Surrey Libraries – Securing The Future
Research and Campaigns Team
Our public libraries are changing. Surrey County Council wants to secure the future of a popular service against tough budget constraints. In the next 18 months it will look at a range of proposals. Increasing cooperation with community groups such as local Citizens Advice could make a big contribution. We look at the potential for cooperation and a new valuation of library services.
Surrey is committed to retaining library services in all the communities in serves. According to Surrey Matters* it is planning a modernisation programme alongside communities, local partners and library users.
Among the options to be considered are:
- more use of technology
- click and collect
- hosting non-library services
- new services to attract new users
- more use of the Community Library model.
At Citizens Advice Reigate & Banstead we are pleased to support this development. We believe it important to our clients and the whole community. Recently we have begun researching library-Citizens Advice links as well as working with individual libraries on specific projects. Read more.
We think partnerships of this kind add value to both.
Both are available to all, free of charge. Both are important conduits for official information and services. Both know how to manage and motivate volunteers. Both help people lead more fulfilled lives.
Already there are successful examples of libraries hosting local Citizens Advice services (point 3 above). Arguably there is also potential for: shared technology (point 1), attracting new services (point 4), when relocation is on the table (point 5) or creating a new Community Library (point 6).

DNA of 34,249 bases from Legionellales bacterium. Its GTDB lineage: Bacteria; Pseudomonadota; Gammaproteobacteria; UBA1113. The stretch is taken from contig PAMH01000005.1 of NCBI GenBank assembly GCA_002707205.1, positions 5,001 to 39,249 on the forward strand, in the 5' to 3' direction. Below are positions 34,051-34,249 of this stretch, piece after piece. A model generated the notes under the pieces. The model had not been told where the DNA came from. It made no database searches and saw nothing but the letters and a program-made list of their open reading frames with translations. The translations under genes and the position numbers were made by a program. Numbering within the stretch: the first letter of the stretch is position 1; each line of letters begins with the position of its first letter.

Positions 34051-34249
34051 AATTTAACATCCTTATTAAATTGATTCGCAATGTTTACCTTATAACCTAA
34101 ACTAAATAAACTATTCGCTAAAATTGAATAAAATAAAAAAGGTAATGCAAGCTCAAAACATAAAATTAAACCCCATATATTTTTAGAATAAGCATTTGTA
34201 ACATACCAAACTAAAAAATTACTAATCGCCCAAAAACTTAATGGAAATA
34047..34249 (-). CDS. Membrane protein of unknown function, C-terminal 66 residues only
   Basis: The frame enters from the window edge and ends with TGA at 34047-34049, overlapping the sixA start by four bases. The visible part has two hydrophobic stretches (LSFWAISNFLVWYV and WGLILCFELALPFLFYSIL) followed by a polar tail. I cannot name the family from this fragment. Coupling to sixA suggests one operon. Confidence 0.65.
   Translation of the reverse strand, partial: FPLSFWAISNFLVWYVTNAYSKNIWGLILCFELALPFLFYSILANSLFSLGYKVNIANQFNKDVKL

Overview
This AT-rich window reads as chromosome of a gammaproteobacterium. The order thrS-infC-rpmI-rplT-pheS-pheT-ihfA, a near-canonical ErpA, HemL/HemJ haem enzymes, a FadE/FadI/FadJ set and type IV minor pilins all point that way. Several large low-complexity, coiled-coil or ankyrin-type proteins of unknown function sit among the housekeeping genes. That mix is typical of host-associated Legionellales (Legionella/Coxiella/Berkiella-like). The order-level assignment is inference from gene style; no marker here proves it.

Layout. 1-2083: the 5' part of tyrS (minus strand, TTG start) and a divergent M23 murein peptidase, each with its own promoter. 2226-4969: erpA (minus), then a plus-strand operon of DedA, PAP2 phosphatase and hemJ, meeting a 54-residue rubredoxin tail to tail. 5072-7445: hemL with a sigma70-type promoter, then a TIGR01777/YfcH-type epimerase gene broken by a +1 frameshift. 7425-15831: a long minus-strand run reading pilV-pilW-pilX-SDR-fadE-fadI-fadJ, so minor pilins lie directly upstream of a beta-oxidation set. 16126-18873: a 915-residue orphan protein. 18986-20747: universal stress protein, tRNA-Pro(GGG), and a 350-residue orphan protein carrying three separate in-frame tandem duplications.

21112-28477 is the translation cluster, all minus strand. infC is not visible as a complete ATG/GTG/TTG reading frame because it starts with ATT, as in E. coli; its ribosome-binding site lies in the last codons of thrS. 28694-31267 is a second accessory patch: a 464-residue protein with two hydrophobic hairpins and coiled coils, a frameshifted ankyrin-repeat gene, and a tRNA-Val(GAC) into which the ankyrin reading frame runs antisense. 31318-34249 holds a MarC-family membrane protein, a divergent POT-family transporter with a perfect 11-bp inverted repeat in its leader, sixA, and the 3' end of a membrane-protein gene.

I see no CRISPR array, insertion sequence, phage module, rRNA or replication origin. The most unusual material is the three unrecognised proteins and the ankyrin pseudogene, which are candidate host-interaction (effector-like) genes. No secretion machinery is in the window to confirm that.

Hosting CA services need not extend to sharing space. For example, many local Citizens Advice hold outreach advice sessions in public places convenient for their clients. In Reigate and Banstead we work alongside a community hub in Merstham, a church in Tadworth, and a community centre in Horley. In the past our volunteers have worked in a GP practice and a prison.
Suffolk Libraries value research.
In the context of budget cuts, Suffolk Libraries commissioned research on the value of some of their services**. They were worried that an old-fashioned, ‘stuffy’ image meant they were under-valued. Their CEO said of the research findings: “They suggest that not only are libraries a rallying point for those who have been lost in an ever more remote world, but they also have a significant positive effect on wider public health.”
The services they researched were those for pre-school children, over-55s and people interested in improving their well-being and mental health.
* Modernising Surrey libraries to be more accessible for all, Surrey Matters, 20/11/19
** Changing the library narrative, Libraries Connected, November 2019